As my roommate will tell you, I am not exactly a morning person. So waking up at 7:00 am on a Friday, Saturday, and Sunday is not ideal. However, when waking up at 7:00 am on a Friday, Saturday, and Sunday to go and be at Daytona International Speedway, the mornings get quite more jolly.
When my dad first told me that he would be racing at Daytona, I thought the 4 hour drive was not at all worth it. Then the Wednesday before, I had a change of heart. Thank God I did. Last Friday, I drove through the North Gate tunnel to the track and was immediately immersed in a world of happiness. The rumbling of thousands of horsepower flying by at speeds well over the normal speed limit, the blur of colors as the cars whiz by, the perfect chaos of the pits that ceases with one simple wave of the green flag, it all works in harmony to make the race track my own personal heaven.
My dad races the Audi R8, chassis number 607 (same number as Speed on Directv, not a coincidence I believe), a car that is truly more beautiful than any street car. This car, henceforth known as 607, is a car that would make even Dr. Ulrich drool a little bit. Maintained and built by Bobby Green, the crew chief for the car in the HSR series, it is more of art than car. But get it out on the track and open her up...no museum can contain something that great. The car was turning out lap times of 1:40.0 with both Bill Adam (my dad) and Andy Wallace co-driving her.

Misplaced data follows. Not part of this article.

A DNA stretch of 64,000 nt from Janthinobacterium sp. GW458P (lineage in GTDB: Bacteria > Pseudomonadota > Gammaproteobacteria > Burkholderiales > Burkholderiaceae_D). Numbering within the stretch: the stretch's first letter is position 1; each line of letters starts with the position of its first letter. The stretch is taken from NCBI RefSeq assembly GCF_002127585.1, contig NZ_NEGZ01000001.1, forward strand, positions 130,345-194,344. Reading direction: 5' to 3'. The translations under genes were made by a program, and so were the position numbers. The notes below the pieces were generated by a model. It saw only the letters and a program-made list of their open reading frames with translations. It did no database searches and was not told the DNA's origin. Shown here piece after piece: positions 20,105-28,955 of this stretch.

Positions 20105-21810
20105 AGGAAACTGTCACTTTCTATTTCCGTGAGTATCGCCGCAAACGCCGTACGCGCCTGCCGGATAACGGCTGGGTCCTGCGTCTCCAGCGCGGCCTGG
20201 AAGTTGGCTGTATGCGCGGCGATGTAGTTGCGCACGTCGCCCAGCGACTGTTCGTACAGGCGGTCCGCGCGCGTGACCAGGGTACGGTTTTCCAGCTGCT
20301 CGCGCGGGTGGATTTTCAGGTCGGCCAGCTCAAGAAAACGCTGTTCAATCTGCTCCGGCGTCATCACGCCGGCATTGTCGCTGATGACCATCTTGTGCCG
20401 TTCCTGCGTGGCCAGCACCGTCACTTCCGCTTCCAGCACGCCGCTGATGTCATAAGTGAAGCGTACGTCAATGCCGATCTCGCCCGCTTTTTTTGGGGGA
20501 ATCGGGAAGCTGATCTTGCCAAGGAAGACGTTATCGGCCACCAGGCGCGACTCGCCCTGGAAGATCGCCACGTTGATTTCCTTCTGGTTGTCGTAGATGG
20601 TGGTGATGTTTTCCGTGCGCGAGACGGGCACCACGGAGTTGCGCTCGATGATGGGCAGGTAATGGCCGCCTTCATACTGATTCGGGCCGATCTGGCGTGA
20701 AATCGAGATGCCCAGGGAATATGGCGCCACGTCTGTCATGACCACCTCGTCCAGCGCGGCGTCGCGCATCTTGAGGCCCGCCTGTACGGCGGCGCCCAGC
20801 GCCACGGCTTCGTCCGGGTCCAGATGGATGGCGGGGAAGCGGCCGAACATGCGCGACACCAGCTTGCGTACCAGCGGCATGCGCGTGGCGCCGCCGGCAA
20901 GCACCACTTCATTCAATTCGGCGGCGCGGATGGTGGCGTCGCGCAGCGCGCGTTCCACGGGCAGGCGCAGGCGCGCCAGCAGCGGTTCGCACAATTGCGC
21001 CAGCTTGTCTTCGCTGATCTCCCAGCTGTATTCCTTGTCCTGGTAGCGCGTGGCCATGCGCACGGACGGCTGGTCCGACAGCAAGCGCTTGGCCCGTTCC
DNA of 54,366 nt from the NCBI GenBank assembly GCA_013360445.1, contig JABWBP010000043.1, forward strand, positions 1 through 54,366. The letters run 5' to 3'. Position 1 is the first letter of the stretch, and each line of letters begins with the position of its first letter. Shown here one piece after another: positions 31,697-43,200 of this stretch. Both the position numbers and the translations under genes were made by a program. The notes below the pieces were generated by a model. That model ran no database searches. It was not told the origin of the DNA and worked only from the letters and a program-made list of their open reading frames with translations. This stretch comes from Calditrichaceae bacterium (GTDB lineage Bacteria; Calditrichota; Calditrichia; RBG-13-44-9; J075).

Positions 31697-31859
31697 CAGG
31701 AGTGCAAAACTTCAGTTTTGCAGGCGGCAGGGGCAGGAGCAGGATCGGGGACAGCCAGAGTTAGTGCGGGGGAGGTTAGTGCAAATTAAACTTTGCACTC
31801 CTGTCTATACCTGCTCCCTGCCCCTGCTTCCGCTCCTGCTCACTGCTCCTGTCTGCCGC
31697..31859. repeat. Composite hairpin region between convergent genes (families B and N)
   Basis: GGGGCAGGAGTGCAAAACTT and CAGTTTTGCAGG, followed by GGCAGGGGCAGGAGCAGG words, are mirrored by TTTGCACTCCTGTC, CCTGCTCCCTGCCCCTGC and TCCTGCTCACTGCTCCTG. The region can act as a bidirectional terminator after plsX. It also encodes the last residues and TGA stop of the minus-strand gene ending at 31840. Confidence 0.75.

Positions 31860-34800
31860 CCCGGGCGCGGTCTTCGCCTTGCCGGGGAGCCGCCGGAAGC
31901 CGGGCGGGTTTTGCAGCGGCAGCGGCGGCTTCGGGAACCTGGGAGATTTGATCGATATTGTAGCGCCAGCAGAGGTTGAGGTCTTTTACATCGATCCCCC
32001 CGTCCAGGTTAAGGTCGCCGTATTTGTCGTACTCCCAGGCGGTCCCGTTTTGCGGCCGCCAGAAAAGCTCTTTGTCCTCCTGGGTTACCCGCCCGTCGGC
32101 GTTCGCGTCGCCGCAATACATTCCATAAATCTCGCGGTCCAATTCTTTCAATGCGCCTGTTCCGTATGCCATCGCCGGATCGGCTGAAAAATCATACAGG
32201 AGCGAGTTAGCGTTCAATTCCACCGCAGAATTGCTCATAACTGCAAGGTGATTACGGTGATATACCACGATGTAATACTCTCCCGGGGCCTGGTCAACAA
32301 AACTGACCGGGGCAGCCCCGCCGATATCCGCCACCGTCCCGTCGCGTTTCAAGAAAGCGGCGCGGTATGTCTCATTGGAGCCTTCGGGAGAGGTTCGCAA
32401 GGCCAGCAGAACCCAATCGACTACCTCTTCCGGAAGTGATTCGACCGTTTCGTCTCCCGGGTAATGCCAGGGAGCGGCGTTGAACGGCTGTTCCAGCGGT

Speaking of Andy, what a fun guy. With credentials like his, he could race anywhere. He's won the 24 hours of Daytona, 24 hours of Le Mans, 12 hours of Sebring, and Petit LeMans, just to name a few of the big ones. He is this Englishman who is very quiet but his quick wit and intelligence rival that of his racing abilities. His wife, Catherine, is not the typical race wife either. Normally, I'm stuck at the track with the only other women there. These women are usually the wives of the drivers. They are not the brightest people, to be honest. Most are what I call "Helmet Carriers," good for that and commenting on how pretty the cars look. Well, this is not Catherine. She graduated from NC State with an impressive degree in Aerospace Engineering. She is the crew chief on Andy's Daytona Prototype car running in the Rolex series. And man, is she fun to hang out with! Instead of hearing about the pretty color schemes on the Porsche Caymans running around the track as well, she was teaching me about the difference in Tiptronic and DSG. Every lap, she was timing the other cars to compare them to how fast either Andy or my dad was running. But she wasn't some person completely immersed in racing to the point of no return. She would tell stories over dinner about New Zealand (her homeland), or funny stories about how her parents would hide cats in her apartment while she was traveling. She can tell you why it is beneficial for Peugeot to have their closed cockpit at LeMans while at the same time making her fourth cup of tea for the day.